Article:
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Isolate verb /ˈaɪ.sə.leɪt/

  • To separate something from other things with which it is connected or mixed. ‘A high wall isolated the house from the rest of the village.’

  • To keep a person or animal separate from other people or animals by putting them in a different place. ‘He was isolated from all the others.’

  • To put a person, country, or organization in a situation where they are seen as being separate. ‘This policy will isolate minority groups.’

Illusion noun /ɪˈluː.ʒən/

  • An idea or belief that is not true. have no illusion about ‘He had no illusions about his talents as a singer.’

  • Something that is not really what it seems to be. ‘A large mirror in a room can create the illusion of space.’


I kept hearing during this period of lockdown caused by a belief in a virus that people feel alone and/or isolated, and here I mean both those who live alone and those who live together with their partners or families. There are two aspects here: the first refers to the belief that something in this world can harm or affect us, and the second refers to the idea of isolation and the fact that people feel alone, both aspects coming from the fact that people don't know what they are.

Regarding the first aspect, if we remember what we really are, the Sons of God at one with all our brothers and every aspect of creation, and the fact that this world of dreams does not exist in reality, it is just a dream in which we are all part, it should be relatively easy to understand and accept that nothing can affect us except our thoughts. Nothing external to our mind, no virus, no wind, no storm, nothing can hurt or injure us in any way. There is no cause beyond ourselves that can reach down and bring oppression, no one but ourselves affects us; there is nothing in the world that has the power to make us ill, sad, weak, or frail because there is no world. Yet it is not this aspect that I would like to discuss, but rather the second one, addressing those beliefs in isolation.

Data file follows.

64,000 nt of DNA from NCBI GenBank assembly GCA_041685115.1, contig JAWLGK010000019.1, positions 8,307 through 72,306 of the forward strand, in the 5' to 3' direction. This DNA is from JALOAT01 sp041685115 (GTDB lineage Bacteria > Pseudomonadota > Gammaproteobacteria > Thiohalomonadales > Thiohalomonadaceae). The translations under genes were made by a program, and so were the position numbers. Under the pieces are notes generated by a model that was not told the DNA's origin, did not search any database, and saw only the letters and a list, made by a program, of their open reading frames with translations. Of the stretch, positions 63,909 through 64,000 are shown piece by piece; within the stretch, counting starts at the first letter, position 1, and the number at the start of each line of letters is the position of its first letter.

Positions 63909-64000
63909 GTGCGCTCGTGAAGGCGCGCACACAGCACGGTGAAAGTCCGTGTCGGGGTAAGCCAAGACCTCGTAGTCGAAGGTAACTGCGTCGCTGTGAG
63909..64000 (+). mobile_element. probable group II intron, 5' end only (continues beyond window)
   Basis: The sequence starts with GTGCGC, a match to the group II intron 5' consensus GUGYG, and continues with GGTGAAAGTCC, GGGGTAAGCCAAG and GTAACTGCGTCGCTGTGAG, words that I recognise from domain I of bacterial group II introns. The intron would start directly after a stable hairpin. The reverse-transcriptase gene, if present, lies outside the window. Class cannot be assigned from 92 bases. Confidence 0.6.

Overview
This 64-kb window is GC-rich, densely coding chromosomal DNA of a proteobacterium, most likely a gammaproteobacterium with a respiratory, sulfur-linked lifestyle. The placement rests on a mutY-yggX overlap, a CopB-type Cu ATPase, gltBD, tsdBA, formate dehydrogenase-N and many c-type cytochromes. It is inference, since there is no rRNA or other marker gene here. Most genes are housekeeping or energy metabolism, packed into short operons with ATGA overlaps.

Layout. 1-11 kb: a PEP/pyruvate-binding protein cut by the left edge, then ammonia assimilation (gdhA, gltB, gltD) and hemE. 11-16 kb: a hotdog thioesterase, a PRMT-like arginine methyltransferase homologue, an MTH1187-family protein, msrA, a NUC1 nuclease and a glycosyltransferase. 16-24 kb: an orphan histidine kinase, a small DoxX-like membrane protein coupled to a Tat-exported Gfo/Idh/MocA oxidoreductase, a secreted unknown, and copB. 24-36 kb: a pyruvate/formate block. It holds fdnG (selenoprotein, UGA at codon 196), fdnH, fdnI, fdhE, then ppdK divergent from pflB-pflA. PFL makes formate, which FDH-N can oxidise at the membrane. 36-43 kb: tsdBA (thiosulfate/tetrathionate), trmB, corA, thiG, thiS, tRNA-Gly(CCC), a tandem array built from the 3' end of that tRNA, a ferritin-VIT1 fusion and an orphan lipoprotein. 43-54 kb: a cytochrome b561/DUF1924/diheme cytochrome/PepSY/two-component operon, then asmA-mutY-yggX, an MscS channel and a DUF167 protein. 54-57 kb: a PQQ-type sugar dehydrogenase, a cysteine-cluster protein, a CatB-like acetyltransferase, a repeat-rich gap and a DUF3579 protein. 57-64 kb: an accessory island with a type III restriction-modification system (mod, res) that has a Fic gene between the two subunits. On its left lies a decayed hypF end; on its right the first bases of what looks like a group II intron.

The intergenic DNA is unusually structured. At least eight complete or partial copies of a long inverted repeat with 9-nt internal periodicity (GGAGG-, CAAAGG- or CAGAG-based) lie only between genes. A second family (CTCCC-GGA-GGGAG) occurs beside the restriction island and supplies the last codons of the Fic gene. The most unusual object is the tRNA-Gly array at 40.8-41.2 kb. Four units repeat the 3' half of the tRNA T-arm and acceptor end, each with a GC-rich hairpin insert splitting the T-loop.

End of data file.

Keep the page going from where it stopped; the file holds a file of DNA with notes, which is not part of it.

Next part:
Now, if you ever feel alone, if you feel isolated, always remember that this world is but a dream, your body is a dream, everything you see with your eyes, you taste, you feel, you hear is but a dream and you are the dreamer of the world of dreams. No other cause it has, nor ever will. Isolation is not a fact it is but an illusion that is not generated by the apparent social distancing, but rather by the dream you live in, by the illusion of separation from our source, from what we really are.